Then I took Gwen out. All seemed fine at first, she was at least walking around me, even though it was impossible to get her attention off the door. She was starting to cut the turns a little too tight so I took her back in the barn and got my lunge whip so I could have something to push her out with (sometimes poking her in the shoulder works). MISTAKE! We got back in the indoor, she spooked at something, and it was all over. Pyscho Gwen had entered the building. Me, being a complete frigging idiot, got in a fight with her. She would not stop, not even for treats, and then she started trying to jump on top of me. I tried throwing an elbow into her to get her off me, and she completely ignored it. She got more and more upset and hysterical until she finally pulled the lunge line out of my hands and high tailed it for the barn. I think she managed to break my finger in the process, which is my own stupid fault, I should have been paying more attention to keeping the line from wrapping around my hand.

What's the lesson here? As soon as I realized I had Psycho Gwen I should have thrown in the towel, getting in a battle only hurts our relationship. Then I have to try and repair the damage from fighting with her. For the next 45 minutes I gave her a gentle massage, possibly broken finger and all, until she finally starting putting her head down and relaxing.

Does anyone reading this have advice for dealing with an extremely herd bound horse? I cannot get her full attention, ever, even with treats. My barn owner says she's the clingiest horse she's ever seen. She throws a massive fit every time the horse next to her in the barn is taken out and she will literally climb the walls for as long as that horse is gone. It doesn't matter whether the horse is gone for thirty minutes or two hours, she'll work herself into a foaming sweat and rubs the hair off her neck until she's bleeding raking against the door. It's completely neurotic. So if anyone has advice I'll gladly take it.

Thursday, January 7, 2010

It was a balmy 27 degrees...

So I rode Coriander. I haven't ridden him since December 26 because it's been SO COLD I didn't want to take his blanket off. So today I had to strike while the iron was hot because after tonight the temperature drops back down to horrifically cold. Ugh, you know it's a rough winter when 27 degrees seems warm.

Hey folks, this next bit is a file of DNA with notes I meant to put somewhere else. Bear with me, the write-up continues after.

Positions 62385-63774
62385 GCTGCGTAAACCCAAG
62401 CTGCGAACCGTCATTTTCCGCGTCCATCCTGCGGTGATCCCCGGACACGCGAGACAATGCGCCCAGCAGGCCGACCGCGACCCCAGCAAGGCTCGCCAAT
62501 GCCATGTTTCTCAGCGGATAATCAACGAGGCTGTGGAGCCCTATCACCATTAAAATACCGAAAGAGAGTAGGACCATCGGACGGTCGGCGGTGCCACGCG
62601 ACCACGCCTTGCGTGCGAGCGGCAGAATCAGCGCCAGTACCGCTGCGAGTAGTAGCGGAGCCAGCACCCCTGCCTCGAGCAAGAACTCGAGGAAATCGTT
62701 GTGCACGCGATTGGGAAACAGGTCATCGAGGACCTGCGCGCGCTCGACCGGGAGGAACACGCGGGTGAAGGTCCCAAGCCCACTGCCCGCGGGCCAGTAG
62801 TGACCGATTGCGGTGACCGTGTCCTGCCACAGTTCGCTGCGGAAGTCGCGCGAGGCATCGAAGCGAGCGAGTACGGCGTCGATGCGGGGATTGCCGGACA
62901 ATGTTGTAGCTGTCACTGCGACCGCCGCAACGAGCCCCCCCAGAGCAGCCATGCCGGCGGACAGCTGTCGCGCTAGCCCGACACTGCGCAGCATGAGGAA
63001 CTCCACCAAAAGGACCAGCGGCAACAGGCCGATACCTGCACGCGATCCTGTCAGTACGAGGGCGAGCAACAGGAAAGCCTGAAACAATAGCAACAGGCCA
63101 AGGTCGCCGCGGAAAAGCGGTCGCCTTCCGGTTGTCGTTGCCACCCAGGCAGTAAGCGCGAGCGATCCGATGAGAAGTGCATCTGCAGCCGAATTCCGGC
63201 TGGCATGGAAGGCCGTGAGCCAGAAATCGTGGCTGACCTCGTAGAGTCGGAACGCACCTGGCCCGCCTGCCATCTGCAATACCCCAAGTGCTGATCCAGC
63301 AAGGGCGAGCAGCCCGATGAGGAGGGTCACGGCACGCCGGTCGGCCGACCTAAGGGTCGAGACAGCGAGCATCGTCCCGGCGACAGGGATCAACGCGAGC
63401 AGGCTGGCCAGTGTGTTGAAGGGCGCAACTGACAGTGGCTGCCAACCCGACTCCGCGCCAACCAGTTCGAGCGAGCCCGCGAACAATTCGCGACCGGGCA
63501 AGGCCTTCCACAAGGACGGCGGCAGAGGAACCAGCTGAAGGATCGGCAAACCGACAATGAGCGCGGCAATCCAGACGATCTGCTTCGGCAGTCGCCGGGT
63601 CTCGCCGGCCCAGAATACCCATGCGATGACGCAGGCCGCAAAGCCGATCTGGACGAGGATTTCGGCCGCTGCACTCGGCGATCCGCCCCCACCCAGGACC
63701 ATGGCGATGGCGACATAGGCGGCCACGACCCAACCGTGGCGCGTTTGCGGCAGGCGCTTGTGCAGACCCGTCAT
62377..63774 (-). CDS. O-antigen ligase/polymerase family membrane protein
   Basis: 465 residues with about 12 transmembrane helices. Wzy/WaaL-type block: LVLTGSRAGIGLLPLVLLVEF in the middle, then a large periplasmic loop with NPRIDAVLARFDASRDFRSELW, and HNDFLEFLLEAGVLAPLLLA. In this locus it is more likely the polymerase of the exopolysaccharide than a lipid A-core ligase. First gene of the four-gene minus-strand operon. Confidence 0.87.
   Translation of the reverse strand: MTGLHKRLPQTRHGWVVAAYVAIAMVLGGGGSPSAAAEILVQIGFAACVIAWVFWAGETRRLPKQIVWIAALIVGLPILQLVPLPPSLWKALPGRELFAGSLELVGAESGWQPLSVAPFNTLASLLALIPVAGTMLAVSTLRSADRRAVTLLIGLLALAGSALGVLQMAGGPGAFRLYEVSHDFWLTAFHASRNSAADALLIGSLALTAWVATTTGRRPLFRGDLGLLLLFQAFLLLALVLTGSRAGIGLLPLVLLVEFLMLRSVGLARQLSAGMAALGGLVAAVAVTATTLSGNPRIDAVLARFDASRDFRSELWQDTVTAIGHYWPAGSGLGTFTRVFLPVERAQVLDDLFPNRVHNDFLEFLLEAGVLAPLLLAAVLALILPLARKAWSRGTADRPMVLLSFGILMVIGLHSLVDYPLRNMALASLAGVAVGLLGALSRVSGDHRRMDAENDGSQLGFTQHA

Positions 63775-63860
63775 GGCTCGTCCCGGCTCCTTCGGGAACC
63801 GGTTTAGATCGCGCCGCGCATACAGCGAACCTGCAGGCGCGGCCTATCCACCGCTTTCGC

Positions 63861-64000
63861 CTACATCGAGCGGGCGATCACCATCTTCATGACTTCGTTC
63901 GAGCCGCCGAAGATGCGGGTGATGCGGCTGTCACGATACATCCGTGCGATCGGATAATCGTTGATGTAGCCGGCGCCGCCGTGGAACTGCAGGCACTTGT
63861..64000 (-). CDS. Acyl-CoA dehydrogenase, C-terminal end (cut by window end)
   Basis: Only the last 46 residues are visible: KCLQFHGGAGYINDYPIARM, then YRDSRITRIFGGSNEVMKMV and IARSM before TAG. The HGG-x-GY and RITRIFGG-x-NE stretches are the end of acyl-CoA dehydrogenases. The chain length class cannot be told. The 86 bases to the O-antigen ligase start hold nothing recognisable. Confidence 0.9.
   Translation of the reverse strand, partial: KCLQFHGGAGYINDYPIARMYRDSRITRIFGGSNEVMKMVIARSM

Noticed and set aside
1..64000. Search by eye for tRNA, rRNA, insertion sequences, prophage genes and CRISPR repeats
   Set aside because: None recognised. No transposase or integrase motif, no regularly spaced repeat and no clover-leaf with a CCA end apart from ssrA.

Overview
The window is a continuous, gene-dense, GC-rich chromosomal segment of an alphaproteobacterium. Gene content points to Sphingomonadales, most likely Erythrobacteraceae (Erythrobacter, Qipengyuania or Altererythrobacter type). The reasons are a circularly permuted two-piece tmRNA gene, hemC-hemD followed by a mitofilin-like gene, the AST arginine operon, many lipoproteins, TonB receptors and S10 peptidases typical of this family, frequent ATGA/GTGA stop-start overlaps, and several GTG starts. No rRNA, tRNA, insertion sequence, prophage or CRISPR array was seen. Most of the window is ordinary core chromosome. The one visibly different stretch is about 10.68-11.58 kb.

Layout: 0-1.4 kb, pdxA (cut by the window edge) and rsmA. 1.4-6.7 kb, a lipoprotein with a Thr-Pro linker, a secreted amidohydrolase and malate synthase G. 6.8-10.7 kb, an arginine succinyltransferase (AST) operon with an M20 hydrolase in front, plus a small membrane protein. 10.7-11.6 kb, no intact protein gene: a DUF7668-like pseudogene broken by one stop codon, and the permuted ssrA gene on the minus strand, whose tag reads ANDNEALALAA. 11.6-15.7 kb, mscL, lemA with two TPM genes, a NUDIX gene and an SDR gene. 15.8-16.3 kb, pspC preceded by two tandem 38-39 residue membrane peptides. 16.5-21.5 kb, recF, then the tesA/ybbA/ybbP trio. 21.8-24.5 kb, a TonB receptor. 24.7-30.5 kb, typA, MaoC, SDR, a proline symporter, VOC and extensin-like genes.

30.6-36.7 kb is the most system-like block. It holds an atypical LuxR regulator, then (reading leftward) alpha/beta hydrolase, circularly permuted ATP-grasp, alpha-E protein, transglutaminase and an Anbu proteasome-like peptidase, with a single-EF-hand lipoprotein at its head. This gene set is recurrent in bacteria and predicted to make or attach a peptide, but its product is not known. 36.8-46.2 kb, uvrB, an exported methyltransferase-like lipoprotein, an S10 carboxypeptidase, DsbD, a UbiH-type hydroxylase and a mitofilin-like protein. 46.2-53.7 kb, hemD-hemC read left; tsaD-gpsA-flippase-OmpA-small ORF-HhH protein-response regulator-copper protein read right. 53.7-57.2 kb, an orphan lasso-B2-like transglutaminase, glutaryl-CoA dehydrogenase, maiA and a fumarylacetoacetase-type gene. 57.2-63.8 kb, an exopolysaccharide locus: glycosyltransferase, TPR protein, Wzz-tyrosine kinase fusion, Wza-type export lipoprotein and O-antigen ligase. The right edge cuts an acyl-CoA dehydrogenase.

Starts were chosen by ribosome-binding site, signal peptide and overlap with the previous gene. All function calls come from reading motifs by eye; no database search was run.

I didn't figure it was worth it to really work on anything with him except remind him again that he's a riding horse - I won't be able to get on for another week at least. I hopped on bareback in the mini-indoor and mostly worked on my balance. We did a couple walk/halt transitions and did a lot of turning and walking over ground poles. He was so good: no spooks, no bucks, no tantrums. How many green horses can you jump on bareback after not riding for two weeks with limited turnout and have that kind of ride? Not many.

I got a bridle for Gwen today in the mail, quarter horse size. I tried it on her to see how it fit. I left it mostly undone so I could adjust it on her (without the bit), she wasn't too keen on all those floppy bits of leather coming down over her face but she finally relented. I was a little worried about buying her a bridle, she's got such a tiny head I didn't know what size to get. I was surprised that I had to let the quarter horse sized bridle almost all the way out for her. Hmmm.

Then I decided while I was playing with bridles to introduce Gwen to the sidepull. I put it on and took her out to the mini-indoor to work on giving to pressure. It's hard to work with a horse when you only have 20% of her attention at any given time, the rest was completely focused on the barn. Despite that, she did figure out that she's supposed to turn her face away from the pressure and not fight against it. She didn't rear or have a mega flip-out. I did feel like I was dealing with a teenager though. She'd kind of ignore me for a few seconds and then turn her head all exasperated. Like she was saying, "fine, GOD. I'll turn my head. Quit nagging me, can't you see I'm trying to pay attention to the barn? Sheesh." She is 5, so I guess I shouldn't be surprised to get some teenager behavior. I'm happy with what we accomplished though, she got it and next time we work on it she'll be better.